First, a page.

The atmosphere is composed of billions of billions of molecules, 1043 molecules to be exact. Each molecule is zooming at hundreds of meters per second but colliding with other molecules each billionth of a second, exchanging kinetic energy (½ mv2), momentum (mv), and internal energy (rotations and vibrations). It’s impossible to calculate what all of these molecules will do, so instead we study the energy and energy changes of volumes of molecules and use this information in our forecast models. This study is called thermodynamics. Thermodynamics has some difficult concepts to master, but it is also part of your everyday experience. In this lesson, you will learn the fundamental laws of thermodynamics and see how they describe our atmosphere’s pressure and temperature structure. You will learn why the atmosphere is sometimes stable and what happens when it isn’t.
By the end of this lesson, you should be able to:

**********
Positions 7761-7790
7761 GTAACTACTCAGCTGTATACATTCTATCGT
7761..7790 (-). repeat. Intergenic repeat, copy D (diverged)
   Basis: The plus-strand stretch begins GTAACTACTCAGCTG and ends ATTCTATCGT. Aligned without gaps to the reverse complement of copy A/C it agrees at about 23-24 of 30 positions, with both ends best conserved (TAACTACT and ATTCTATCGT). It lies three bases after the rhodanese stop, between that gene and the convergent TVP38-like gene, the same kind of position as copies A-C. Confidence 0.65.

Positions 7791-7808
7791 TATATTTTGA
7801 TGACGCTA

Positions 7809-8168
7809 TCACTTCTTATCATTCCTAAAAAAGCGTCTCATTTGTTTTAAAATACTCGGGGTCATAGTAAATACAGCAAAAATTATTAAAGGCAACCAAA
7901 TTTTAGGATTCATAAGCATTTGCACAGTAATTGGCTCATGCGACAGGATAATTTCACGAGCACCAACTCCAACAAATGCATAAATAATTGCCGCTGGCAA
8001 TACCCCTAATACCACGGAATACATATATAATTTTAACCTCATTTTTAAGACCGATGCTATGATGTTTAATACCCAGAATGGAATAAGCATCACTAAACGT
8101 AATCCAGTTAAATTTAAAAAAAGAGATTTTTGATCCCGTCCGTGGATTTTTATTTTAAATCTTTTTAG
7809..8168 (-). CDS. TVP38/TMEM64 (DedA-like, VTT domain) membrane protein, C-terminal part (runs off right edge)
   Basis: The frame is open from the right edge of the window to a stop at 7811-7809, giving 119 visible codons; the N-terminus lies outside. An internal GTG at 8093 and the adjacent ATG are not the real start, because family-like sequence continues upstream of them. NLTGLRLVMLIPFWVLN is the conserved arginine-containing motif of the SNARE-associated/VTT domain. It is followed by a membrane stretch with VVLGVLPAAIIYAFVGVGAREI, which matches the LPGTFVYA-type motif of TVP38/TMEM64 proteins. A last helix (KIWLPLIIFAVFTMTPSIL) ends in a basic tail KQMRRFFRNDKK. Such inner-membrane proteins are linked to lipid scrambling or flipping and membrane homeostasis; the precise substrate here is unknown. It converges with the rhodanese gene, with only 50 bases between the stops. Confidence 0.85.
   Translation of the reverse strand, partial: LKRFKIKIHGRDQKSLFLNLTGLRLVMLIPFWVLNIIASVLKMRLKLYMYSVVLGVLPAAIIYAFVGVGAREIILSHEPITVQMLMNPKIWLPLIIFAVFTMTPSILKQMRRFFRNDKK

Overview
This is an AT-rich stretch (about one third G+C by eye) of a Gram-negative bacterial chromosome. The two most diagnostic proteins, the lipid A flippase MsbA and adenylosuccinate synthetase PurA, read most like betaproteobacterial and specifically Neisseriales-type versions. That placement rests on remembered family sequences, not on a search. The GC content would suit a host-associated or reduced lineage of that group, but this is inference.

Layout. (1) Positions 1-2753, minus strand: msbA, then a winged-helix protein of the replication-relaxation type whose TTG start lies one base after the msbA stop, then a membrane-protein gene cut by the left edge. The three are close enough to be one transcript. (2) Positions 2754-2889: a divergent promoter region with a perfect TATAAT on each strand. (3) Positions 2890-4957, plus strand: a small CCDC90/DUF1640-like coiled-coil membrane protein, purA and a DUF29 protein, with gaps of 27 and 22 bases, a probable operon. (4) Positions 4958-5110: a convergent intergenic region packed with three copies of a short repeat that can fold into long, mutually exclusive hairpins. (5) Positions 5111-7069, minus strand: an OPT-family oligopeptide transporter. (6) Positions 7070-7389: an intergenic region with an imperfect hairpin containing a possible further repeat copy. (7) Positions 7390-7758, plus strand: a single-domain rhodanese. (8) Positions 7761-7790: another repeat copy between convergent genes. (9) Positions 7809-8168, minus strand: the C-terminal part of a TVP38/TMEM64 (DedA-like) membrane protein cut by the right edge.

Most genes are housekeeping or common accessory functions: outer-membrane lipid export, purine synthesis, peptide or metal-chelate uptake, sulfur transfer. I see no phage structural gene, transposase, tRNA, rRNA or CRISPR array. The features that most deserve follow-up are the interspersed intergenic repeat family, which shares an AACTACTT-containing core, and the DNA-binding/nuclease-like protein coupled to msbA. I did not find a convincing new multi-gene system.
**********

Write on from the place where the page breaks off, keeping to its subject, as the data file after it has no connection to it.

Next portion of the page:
- use the fundamental gas laws - Ideal Gas Law, Dalton’s Law – to determine the relative densities of different air masses
- derive the hydrostatic equilibrium equation from force balance to show why atmospheric pressure decreases with height
- use the 1st Law of Thermodynamics and conservation of energy (i.e., adiabatic processes) to explain air parcel temperature changes
- determine stability for different dry environmental temperature profiles
- calculate buoyancy and vertical velocity with time
If you have any questions, please post them to the Course Questions discussion forum. I will check that discussion forum daily to respond. While you are there, feel free to post your own responses if you, too, are able to help out a classmate.